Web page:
Will Teather – Skate and Destroy (2022)
Last weekend, millions of people in Britain and commonwealth countries around the globe celebrated the platinum jubilee of Queen Elizabeth the Second.
Born Princess Elizabeth of York in 1926 and being coronated in 1953, the now 96 year-old has been Queen for 70 years. She is the longest-reigning monarch in British history – beating Queen Victoria by 6 years so far, and only 2 years away from beating King Louis XIV for the title of the longest reigning monarch in Europe.
There are multiple generations who have only ever known life under her rule. It’s remarkable to think that the same monarch we see on our televisions today, has been painted by Andy Warhol.
Many artists have portrayed Her Maj over the years, and we’re sharing some of the greats. Art Save The Queen is an exhibition put on for the Platinum Jubilee at Oxo Tower Wharf in London featuring the work of 52 artists and with NFTs available. We’re dotting some of our favourites from the show throughout this article, too.
Ernesto Romano – Royal Book (2022)
Lucian Freud’s Queen Elizabeth II (2000-1)
This portrait was a bit of a hit-or-miss with audiences, with some claiming that the painting made the Queen look like one of her corgis. The Queen sat for Freud at Saint James Palace and this 9 by 6 inch work is the result of six months’ work.
Andy Warhol’s Reigning Queens: Queen Elizabeth II of the United Kingdom (1985)
The pop portrait was based on a photograph taken for Queen Elizabeth’s Silver Jubilee back in 1977. Warhol said of the composition – which is a little more detailed than his portraits of Marilyn Monroe or Jackie Kennedy: “I really would still rather do just a silkscreen of the face without all the rest, but people expect just a bit more”.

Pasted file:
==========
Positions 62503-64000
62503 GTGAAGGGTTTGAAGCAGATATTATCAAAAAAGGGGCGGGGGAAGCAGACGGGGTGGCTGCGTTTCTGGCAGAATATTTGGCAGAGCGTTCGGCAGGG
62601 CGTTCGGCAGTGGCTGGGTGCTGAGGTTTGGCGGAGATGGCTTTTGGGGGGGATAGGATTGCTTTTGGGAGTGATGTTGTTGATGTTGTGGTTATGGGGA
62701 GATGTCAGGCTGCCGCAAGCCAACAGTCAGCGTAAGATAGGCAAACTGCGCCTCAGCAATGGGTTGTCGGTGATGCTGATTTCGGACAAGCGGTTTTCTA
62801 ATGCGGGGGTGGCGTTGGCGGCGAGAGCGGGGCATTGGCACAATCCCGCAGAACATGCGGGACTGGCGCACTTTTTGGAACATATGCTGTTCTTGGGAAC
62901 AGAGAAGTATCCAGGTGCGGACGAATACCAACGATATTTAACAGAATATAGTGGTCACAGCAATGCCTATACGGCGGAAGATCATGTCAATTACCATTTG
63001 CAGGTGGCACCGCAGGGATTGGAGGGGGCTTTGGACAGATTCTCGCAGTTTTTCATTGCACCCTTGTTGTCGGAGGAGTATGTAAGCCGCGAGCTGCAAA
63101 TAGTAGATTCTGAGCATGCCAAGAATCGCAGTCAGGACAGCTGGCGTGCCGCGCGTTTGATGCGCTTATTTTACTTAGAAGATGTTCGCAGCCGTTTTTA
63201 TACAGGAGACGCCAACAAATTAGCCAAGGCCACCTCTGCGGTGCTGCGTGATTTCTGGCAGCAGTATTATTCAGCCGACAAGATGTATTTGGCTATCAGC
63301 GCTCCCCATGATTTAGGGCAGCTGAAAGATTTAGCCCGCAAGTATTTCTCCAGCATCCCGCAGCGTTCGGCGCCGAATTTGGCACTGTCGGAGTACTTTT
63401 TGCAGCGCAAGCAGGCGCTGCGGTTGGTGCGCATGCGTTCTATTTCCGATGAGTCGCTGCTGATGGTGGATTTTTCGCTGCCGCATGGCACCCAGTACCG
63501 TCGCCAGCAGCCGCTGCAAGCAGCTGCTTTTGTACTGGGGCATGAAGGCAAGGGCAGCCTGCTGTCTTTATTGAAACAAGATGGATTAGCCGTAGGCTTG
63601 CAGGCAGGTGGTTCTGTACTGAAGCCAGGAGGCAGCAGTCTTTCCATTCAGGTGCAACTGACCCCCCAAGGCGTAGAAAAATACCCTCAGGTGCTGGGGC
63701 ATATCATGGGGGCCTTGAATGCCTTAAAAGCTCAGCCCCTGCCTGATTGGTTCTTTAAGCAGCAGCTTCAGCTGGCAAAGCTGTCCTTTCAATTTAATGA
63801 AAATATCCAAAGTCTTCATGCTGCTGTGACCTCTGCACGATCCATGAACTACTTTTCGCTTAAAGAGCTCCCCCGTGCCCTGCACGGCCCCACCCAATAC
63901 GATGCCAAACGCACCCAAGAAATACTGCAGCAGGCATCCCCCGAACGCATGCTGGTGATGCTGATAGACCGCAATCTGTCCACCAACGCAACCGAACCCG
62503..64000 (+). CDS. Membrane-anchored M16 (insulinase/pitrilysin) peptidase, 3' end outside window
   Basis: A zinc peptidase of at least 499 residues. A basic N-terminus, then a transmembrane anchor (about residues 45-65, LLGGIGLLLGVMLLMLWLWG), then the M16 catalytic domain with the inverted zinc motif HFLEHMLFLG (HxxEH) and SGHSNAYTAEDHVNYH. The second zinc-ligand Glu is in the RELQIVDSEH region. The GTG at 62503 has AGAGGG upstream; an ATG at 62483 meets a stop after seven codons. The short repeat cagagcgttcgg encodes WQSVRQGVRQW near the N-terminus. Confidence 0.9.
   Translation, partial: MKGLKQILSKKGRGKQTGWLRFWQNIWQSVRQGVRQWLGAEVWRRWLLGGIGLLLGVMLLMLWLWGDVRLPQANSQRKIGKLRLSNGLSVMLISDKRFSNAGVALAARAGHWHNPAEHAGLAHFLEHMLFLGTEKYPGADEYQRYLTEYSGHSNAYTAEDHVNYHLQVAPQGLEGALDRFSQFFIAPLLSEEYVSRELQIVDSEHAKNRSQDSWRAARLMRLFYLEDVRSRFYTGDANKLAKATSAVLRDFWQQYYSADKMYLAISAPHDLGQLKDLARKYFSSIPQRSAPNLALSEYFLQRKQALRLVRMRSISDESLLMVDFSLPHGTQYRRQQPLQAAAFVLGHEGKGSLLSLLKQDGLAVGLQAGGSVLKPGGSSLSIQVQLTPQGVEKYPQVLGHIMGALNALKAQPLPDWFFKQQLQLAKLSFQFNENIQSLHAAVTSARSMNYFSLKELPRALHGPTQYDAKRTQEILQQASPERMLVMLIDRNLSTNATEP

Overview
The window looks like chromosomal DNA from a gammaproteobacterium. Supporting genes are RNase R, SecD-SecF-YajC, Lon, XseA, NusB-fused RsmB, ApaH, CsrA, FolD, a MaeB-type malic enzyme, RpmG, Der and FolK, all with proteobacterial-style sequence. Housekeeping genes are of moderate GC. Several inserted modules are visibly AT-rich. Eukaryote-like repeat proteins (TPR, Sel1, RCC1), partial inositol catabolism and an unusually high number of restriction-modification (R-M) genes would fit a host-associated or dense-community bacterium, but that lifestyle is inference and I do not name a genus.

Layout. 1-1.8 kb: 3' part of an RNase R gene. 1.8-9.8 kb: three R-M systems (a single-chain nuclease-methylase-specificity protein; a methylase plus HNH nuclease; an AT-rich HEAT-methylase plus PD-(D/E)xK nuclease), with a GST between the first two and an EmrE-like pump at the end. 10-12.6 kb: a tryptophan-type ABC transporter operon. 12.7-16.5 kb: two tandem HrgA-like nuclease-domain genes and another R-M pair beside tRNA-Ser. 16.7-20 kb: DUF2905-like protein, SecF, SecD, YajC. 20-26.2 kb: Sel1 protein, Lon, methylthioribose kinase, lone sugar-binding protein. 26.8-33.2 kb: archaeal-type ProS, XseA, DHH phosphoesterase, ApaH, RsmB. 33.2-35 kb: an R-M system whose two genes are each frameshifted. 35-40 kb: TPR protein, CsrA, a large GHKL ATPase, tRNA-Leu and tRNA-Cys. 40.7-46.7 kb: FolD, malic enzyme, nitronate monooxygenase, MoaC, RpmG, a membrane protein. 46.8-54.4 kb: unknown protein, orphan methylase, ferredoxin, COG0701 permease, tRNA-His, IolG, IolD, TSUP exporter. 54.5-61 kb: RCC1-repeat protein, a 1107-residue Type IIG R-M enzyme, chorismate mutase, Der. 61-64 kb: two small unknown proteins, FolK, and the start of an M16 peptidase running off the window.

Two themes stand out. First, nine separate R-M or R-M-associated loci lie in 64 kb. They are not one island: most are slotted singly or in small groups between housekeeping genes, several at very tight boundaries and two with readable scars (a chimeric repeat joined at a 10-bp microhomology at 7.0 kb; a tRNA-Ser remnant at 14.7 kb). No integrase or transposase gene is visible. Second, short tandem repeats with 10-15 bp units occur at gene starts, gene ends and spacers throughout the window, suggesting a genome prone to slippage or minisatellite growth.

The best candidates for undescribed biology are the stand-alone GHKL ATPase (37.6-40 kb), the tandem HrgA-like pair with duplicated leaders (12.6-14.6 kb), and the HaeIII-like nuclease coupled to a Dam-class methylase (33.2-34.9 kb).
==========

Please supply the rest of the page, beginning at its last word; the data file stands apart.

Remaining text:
Goldie – Platinum Jubilee (2022)
Chris Levine’s Lightness of Being (2004)
Levine was commissioned to create a portrait of the Queen for the 800th anniversary of the Isle of Jersey’s allegiance to the British crown. The camera Levine used took 200 images over the course of 8 seconds, to create a holographic print. It is really unusual to have a portrait of a monarch with their eyes closed.
George Condo’s Dreams and Nightmares of the Queen (2006)
Referred to as a “Cabbage Patch doll” portrait, this painting was certainly controversial. But Condo’s first choice for the composition – depicting the Queen naked as if painted by Velazquez – would certainly have been more eyebrow-raising.
Elena Cecchinato – Queen of Essence (2022)
Justin Mortimer’s The Queen (1997)
This portrait of the queen was commissioned by the Royal Society of the Arts to mark their 50th anniversary of being associated with Queen Elizabeth. The Queen almost always sits in a yellow drawing room at Buckingham Palace when she’s having her portrait done, and Mortimer references this with the acidic yellow background. While it may be odd to have an artist depict you with your head floating away from your shoulders, Elizabeth did commission Mortimer again after this painting was made.
Jamie Reid’s God Save The Queen (1977)
Used for the album cover of the Sex Pistol’s album God Save The Queen, this image sent shockwaves through conservative British society and paired with the punk music of the Sex Pistols’ , the image suggested that revolution was on the horizon. In 2001 this image took top stop in a list of the 100 greatest album covers of all time.
Andrew Gow – The Queen (2022)
Author: Verity Babbs